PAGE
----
Queensland Rescue Helicopter Services
  |  First Published: September 2007

Queensland Rescue Helicopter Services (QRHS) have called on the State's commercial and recreational anglers to commit to stronger financial support. The call has come due to thousands of hours spent annually rescuing or assisting fishermen along the east coast.

Central Queensand RACQ Capricornia Rescue Helicopter Service has provided continued assistance for numerous fishers in distress. CEO Kay Becker said the Central Queensland operation cost about $200,000 monthly, but receives little financial return from either the commercial or recreational sectors.

Ms Becker said following a rescue of a fisherman from a trawler or charter vessel, the helicopter service often asked for some small financial assistance for the effort. Ms Becker continued

"We are usually told by the vessel's operator that they are not making enough money to help us out with our costs, yet commercial and recreational fishing sectors rely on this service in their time of need.

"We do not expect that persons involved in the rescue pay full recovery costs, but we do urge people who use the service to donate as we too have to cover our costs."

Ms Becker has also called on charter boat operators to be "more mindful of the medical conditions of all passengers as it should not be taken for granted that an unwell person can be retrieved from the vessel under certain conditions".

The rescue helicopter has been required on occasions air-lift an angler off a charter vessel because of a suspected heart problem or other health condition, yet that condition existed before the person went to sea.

"Quite simply, that person should not have been allowed to go to sea in the first place," Ms Becker said.

Likewise, the service has also been called out in dangerous flying conditions to air-lift an unwell person from a fishing charter when an alternative was possible. The rescue and distance travelled to the rescue scene could have been made less dangerous if the skipper had taken the vessel to the mainland or nearby islands. This may mean others on board may not complete their organised fishing trip.

This situation is particularly hard on the RACQ Capricornia Helicopter Rescue Service as its coverage extends to Swains Reef, the outer edge of the Great Barrier Reef and about 140nm east of the service's Rockhampton base.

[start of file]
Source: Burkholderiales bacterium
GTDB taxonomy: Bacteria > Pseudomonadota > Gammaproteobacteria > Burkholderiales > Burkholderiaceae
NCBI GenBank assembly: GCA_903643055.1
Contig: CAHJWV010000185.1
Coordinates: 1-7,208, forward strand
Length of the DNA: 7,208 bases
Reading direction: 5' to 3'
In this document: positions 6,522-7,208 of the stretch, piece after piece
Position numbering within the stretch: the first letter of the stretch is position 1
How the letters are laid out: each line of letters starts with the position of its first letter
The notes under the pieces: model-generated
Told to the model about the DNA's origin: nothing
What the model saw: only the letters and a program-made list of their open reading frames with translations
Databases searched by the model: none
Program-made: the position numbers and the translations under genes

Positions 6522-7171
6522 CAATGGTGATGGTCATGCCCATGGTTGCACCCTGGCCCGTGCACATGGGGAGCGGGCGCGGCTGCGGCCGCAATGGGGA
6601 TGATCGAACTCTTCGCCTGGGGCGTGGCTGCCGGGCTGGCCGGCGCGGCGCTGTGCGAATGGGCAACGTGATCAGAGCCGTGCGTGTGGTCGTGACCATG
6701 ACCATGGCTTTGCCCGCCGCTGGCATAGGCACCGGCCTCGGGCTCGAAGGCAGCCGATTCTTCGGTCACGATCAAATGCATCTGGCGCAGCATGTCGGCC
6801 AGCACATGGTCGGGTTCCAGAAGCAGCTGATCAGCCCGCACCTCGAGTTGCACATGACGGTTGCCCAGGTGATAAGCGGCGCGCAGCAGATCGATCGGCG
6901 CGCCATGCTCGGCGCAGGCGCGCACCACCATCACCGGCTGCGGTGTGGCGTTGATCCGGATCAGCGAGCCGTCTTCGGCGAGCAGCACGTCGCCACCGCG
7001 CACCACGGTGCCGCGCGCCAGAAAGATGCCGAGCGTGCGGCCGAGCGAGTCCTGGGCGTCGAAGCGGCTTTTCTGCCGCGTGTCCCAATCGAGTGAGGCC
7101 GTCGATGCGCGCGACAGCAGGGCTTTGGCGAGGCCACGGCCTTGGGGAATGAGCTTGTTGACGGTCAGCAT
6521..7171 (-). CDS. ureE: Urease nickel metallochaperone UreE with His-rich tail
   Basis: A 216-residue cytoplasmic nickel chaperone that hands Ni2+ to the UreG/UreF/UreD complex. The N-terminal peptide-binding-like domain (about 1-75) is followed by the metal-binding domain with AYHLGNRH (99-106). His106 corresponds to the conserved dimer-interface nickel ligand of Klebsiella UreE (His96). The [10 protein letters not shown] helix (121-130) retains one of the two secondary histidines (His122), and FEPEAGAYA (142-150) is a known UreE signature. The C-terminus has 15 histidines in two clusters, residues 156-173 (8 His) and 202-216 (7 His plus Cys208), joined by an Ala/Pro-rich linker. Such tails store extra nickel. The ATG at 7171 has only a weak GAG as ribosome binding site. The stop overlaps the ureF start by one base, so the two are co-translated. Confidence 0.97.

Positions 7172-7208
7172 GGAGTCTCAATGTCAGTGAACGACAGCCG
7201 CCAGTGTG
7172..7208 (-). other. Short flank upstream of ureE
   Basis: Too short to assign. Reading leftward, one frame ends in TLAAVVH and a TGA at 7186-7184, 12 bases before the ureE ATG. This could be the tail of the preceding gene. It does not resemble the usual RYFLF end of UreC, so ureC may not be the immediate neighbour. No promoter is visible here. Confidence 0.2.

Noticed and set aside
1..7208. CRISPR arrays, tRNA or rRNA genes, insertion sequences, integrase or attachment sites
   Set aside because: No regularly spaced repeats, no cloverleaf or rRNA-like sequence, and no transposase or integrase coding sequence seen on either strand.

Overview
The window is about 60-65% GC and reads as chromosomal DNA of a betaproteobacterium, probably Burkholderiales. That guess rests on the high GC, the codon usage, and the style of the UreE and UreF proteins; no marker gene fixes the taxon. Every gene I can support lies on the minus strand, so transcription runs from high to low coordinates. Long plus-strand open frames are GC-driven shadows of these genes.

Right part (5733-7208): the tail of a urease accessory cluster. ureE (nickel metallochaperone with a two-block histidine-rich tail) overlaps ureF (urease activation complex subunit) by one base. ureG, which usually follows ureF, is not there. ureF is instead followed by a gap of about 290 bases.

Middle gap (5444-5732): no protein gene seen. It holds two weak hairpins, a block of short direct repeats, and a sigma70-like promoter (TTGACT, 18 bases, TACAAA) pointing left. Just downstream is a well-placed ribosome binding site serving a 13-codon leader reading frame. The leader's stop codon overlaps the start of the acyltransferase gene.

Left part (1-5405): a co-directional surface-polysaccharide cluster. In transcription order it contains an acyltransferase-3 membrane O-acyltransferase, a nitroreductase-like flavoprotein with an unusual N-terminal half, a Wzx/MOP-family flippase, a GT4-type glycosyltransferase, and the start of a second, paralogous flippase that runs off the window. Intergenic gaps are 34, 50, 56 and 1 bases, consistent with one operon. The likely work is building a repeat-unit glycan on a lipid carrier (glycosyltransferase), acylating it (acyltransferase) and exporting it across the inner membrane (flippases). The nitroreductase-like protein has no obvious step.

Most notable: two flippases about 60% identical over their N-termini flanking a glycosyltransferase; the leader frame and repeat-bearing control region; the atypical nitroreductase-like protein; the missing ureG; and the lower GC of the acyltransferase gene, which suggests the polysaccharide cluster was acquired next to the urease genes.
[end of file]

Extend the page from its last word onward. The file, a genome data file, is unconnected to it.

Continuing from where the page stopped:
Due to the area having a high dominance of charter and fishing operations, rescue trips are quite common. However, the helicopters are limited to their flying range.

"Our limit is right on the 140nm plus we allow between 5-8minutes for an airlift, so a lot of planning is required to undertake these rescues," Ms Becker said.

In April 2001, the RACQ Capricornia rescue helicopter encountered problems at the Swains and crashed. Thankfully there was no loss of life but the chopper was lost.

Ms Becker said recreational anglers should pay more heed to the elements before heading out to sea and believes that every person who owns a sea-going vessel should also own an EPIRB.

The Canberra-based National Air-Sea Rescue headquarters informs the service if an EPIRB is activated within their area and the service calls on boaties to activate the EPIRB sooner than later.

Although Ms Becker would like to see more voluntary funding from the fishing sectors, she said the helicopter rescue service received good funding from the Government, community organisations and corporations ensuring the service's operations.

However, the demand on the service is growing and a third pilot was employed in the Central Queensland region last July. Finding suitable pilots for the service is another problem, there are few pilots who have the required 2000hr flying time plus 100hr night work. Many of the pilots who work in rescue helicopters have done their training with the armed forces where they have gained the required flying hours. ­ Greg Seierup

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